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Supernatural and good story aren’t two things that have been synonymous as of late. With a series of mounting questions but no real sense of mystery surrounding them, we’ve seen a string of loosely connected episodes that have done little to impress. Most of them have strayed away from the humor that usually makes the the story-light procedural hours entertaining, and have instead slowly trickled out information regarding the overarching plot of the season against a backdrop of mostly bland and uninteresting writing. That is until now. Yes, twenty episodes into the season we finally get the answers to the questions that we can barely remember or even care about in “The Girl with the Dungeons and Dragons Tattoo.”
We pick up fairly soon after last week’s events with the Winchester brothers finally back on Dick’s case. Fortunately, despite Frank’s disappearance, Bobby is back and—wouldn’t you know it—he managed to work out the Leviathan’s entire plan in the few minutes that he was in Roman’s office before he got shot. Cue a much needed piece of exposition. In short, what we’re told is that the Leviathan have a scheme for world domination, and a fairly good one at that. The empty field that Bobby led the brothers to shortly before he passed will be the location of a high-tech human harvest site. To avoid any kind of resistance, Richard Roman Enterprises has spent its post-takeover time buying up restaurants and replacing their meat (I would assume that there’s probably a vegetarian option, too) with the docile burgers that we saw a while back. The final step of the plan sees the company developing cures for all human ailments, with the intention of creating the perfect product for consumption.
With that out of the way within the first five minutes, a plot for this episode was still required and, as such, we got to see just how well the writers of the show could convincingly fit Felicia Day into the story. It turns out they’re not too bad at it at all. Felicia joined the story as Charlie, a nerdy computer hacking genius that conveniently works for the big-bad at Richard Roman Enterprises, who is given the shady task of hacking into one of Frank’s hard drives under the threat of being fired. When she commences the job, Charlie triggers an email to be sent to Sam, both warning the brothers that the drive is being hacked, putting their new identities at risk and confirming his death. Ever the paranoid man, Frank had, of course, gone to the trouble of installing a tracker in the drive, and so worlds collide.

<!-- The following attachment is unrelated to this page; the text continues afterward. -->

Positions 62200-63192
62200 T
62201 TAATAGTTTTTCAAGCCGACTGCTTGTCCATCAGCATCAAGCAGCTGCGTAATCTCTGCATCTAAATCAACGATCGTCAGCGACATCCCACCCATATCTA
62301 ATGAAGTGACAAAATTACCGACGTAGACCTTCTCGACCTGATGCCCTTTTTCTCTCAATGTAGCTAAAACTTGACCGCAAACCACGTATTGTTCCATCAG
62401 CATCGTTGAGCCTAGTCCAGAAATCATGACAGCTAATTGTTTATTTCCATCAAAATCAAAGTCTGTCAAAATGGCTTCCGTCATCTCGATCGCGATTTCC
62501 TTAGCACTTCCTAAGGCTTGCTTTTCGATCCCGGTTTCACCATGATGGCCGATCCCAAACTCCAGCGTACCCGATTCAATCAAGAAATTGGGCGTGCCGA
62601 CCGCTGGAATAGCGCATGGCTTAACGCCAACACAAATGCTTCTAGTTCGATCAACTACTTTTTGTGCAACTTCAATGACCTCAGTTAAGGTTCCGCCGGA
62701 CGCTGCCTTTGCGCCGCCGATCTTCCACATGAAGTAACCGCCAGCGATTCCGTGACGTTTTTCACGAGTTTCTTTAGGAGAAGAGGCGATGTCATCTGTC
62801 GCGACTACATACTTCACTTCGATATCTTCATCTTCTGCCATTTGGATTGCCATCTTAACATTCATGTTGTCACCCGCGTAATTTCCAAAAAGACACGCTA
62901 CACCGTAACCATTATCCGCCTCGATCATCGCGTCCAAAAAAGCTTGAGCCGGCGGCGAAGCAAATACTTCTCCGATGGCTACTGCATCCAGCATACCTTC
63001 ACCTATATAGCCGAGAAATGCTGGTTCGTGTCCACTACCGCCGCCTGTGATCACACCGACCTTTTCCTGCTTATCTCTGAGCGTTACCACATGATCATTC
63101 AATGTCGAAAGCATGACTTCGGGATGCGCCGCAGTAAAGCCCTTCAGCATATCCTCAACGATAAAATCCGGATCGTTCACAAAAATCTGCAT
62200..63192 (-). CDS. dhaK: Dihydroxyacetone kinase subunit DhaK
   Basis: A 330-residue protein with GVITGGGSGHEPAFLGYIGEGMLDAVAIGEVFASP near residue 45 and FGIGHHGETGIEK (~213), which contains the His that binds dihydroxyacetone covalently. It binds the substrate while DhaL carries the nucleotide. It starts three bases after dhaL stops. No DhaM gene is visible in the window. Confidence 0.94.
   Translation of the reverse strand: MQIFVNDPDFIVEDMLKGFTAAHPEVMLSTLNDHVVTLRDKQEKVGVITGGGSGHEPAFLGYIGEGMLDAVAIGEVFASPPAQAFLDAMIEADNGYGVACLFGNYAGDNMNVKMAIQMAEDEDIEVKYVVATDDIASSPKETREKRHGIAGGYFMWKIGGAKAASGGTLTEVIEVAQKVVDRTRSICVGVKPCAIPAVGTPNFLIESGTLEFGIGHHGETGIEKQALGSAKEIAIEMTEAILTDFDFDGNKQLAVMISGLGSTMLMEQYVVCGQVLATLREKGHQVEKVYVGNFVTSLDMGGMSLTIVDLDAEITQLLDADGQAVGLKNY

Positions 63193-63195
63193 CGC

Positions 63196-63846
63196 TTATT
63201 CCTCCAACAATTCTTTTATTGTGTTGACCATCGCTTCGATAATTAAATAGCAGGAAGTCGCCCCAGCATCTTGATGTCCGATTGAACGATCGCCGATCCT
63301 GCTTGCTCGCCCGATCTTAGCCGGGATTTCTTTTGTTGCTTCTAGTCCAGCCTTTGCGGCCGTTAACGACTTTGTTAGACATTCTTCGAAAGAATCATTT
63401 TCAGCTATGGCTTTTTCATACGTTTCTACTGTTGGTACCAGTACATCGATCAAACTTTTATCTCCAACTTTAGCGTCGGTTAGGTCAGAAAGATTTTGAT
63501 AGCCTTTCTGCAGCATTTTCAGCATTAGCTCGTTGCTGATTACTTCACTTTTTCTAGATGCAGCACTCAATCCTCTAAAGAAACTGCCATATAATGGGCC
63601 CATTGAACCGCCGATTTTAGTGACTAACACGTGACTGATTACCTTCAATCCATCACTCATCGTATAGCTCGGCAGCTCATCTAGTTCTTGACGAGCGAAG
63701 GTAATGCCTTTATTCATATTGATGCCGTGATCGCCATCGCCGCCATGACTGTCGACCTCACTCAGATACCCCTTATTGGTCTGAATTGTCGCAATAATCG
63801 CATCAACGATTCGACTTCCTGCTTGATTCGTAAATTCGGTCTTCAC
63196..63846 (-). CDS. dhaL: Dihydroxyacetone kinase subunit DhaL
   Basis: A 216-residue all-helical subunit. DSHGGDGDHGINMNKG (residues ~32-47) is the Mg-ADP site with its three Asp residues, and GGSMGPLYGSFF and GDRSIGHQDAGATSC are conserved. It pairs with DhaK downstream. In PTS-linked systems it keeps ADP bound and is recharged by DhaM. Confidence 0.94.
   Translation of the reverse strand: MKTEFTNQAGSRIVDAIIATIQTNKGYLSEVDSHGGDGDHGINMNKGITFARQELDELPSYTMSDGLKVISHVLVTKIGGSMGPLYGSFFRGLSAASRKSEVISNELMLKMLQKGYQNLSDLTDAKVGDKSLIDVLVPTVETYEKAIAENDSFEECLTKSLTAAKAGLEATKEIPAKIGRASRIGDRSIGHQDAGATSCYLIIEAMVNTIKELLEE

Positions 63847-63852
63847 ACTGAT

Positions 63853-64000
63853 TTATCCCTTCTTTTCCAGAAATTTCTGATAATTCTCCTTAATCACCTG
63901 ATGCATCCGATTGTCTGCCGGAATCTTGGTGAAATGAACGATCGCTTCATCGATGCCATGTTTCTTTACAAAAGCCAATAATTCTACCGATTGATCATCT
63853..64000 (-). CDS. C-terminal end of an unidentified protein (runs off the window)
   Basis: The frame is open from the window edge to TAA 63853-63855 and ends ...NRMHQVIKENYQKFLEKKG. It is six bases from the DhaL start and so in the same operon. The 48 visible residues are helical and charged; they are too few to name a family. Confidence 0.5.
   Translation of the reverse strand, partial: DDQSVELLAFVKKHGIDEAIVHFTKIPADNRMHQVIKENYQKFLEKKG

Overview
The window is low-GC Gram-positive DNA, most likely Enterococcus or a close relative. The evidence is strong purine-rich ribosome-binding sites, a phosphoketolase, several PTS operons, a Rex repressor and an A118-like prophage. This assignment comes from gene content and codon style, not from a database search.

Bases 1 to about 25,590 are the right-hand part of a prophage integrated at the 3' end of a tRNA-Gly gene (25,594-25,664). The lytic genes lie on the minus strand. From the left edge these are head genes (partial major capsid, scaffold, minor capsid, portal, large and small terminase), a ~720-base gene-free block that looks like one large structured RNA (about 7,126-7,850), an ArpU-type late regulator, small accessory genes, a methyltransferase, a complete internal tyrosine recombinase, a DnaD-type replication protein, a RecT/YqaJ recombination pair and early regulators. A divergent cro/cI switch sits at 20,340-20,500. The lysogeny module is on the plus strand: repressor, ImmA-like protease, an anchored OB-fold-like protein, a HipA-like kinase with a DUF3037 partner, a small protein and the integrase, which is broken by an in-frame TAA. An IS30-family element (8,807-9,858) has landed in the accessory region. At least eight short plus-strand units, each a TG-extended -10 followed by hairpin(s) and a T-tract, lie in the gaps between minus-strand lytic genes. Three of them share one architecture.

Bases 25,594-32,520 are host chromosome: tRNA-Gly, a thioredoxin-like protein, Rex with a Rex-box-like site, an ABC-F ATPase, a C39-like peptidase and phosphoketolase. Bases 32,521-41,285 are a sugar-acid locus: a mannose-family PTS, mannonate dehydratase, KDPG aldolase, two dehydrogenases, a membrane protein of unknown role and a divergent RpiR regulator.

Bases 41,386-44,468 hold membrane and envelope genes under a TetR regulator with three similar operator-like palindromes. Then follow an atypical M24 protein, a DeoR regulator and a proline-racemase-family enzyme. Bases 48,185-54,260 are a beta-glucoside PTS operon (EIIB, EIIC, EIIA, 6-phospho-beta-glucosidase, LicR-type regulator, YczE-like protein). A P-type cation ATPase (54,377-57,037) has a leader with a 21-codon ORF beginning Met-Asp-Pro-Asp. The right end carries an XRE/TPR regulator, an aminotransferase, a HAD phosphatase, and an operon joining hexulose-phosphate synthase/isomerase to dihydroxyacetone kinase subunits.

Successful in hacking the drive, Charlie discovers exactly what her boss is made of and got a front row seat to a Leviathan meal to confirm the crazy within. After Sam and Dean get a hold of her and fill in the blanks, the trio sets about discovering the only missing piece to the monster puzzle: exactly what it was that the archeological digs that Dick had commissioned were looking for. Unable to access the required information externally, it was time for an Ocean’s 11-style heist. Discovering that whatever was being looked for had been found and was on its way to the office as they spoke, Sam and Dean went to intercept the package as Charlie’s escape was halted by Dick’s showing up to receive it. Some back-and-forth-in-time narrative made for an interesting few minutes, the end result of which was the brothers getting the item and Dick receiving an anti-leviathan bomb.
Now aware that Charlie had betrayed him, Dick attempts to kill her, but Bobby steps in with a full-on vengeful mode attack just in time. The living then proceed to run, dragging angry Bobby along with them, something that was more than likely not a part of his plan. After sending the hacker on her way, the episode then closes out with the brothers discussing ghost-Bobby’s actions, a mounting concern for both them and myself. I spoke last week about Bobby’s return being a bit of a cop-out (confirmed by him outright telling us what had been going on this season instead of having the brothers find out themselves), and now I’m slightly worried that “bad” Bobby is going to become the crux of the finale instead of the Leviathan.
While we’ve spent a long time getting to know Bobby and his death was one of the bigger events in the show’s history, the past two seasons have essentially been a setup for what we’re getting now, in terms of the Leviathan takeover. Given how light the plot has been throughout the earlier parts of the season, a strong Leviathan-oriented finish could provide the justification needed for those filler episodes and may even be capable of salvaging the entire season to a worthwhile rating. If that ends up being pushed to the side in favor of a “we must get rid of Bobby” emotional climax, however, even if it is good, it’ll further diminish the season and make a season eight pickup less than desirable.